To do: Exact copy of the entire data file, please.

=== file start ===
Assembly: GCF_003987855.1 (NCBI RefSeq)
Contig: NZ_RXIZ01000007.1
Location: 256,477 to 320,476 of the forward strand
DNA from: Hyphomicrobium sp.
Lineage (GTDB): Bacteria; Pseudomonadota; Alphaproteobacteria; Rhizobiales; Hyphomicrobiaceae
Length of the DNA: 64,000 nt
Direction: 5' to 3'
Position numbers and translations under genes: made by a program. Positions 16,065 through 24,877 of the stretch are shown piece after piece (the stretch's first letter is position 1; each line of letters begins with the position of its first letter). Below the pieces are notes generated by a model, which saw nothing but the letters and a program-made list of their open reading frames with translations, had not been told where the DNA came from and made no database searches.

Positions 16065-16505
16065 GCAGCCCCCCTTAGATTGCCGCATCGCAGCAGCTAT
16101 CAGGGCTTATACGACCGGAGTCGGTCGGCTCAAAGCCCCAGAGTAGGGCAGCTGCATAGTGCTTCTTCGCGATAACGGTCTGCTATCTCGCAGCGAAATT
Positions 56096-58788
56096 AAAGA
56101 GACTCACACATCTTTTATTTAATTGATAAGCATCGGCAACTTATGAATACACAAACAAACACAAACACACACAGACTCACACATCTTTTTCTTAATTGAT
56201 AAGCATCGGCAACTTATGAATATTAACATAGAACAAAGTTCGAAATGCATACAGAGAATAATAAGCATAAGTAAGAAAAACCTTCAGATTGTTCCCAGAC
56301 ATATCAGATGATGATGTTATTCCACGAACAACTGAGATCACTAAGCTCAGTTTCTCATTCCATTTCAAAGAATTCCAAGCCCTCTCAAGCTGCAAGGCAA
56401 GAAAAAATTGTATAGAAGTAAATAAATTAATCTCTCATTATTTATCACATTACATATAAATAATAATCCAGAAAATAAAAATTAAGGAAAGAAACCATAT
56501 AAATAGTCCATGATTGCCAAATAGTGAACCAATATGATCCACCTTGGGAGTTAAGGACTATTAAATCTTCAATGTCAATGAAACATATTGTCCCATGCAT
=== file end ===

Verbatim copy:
Assembly: GCF_003987855.1 (NCBI RefSeq)
Contig: NZ_RXIZ01000007.1
Location: 256,477 to 320,476 of the forward strand
DNA from: Hyphomicrobium sp.
Lineage (GTDB): Bacteria; Pseudomonadota; Alphaproteobacteria; Rhizobiales; Hyphomicrobiaceae
Length of the DNA: 64,000 nt
Direction: 5' to 3'
Position numbers and translations under genes: made by a program. Positions 16,065 through 24,877 of the stretch are shown piece after piece (the stretch's first letter is position 1; each line of letters begins with the position of its first letter). Below the pieces are notes generated by a model, which saw nothing but the letters and a program-made list of their open reading frames with translations, had not been told where the DNA came from and made no database searches.

Positions 16065-16505
16065 GCAGCCCCCCTTAGATTGCCGCATCGCAGCAGCTAT
16101 CAGGGCTTATACGACCGGAGTCGGTCGGCTCAAAGCCCCAGAGTAGGGCAGCTGCATAGTGCTTCTTCGCGATAACGGTCTGCTATCTCGCAGCGAAATT
Positions 56096-58788
56096 AAAGA
56101 GACTCACACATCTTTTATTTAATTGATAAGCATCGGCAACTTATGAATACACAAACAAACACAAACACACACAGACTCACACATCTTTTTCTTAATTGAT
56201 AAGCATCGGCAACTTATGAATATTAACATAGAACAAAGTTCGAAATGCATACAGAGAATAATAAGCATAAGTAAGAAAAACCTTCAGATTGTTCCCAGAC
56301 ATATCAGATGATGATGTTATTCCACGAACAACTGAGATCACTAAGCTCAGTTTCTCATTCCATTTCAAAGAATTCCAAGCCCTCTCAAGCTGCAAGGCAA
56401 GAAAAAATTGTATAGAAGTAAATAAATTAATCTCTCATTATTTATCACATTACATATAAATAATAATCCAGAAAATAAAAATTAAGGAAAGAAACCATAT
56501 AAATAGTCCATGATTGCCAAATAGTGAACCAATATGATCCACCTTGGGAGTTAAGGACTATTAAATCTTCAATGTCAATGAAACATATTGTCCCATGCAT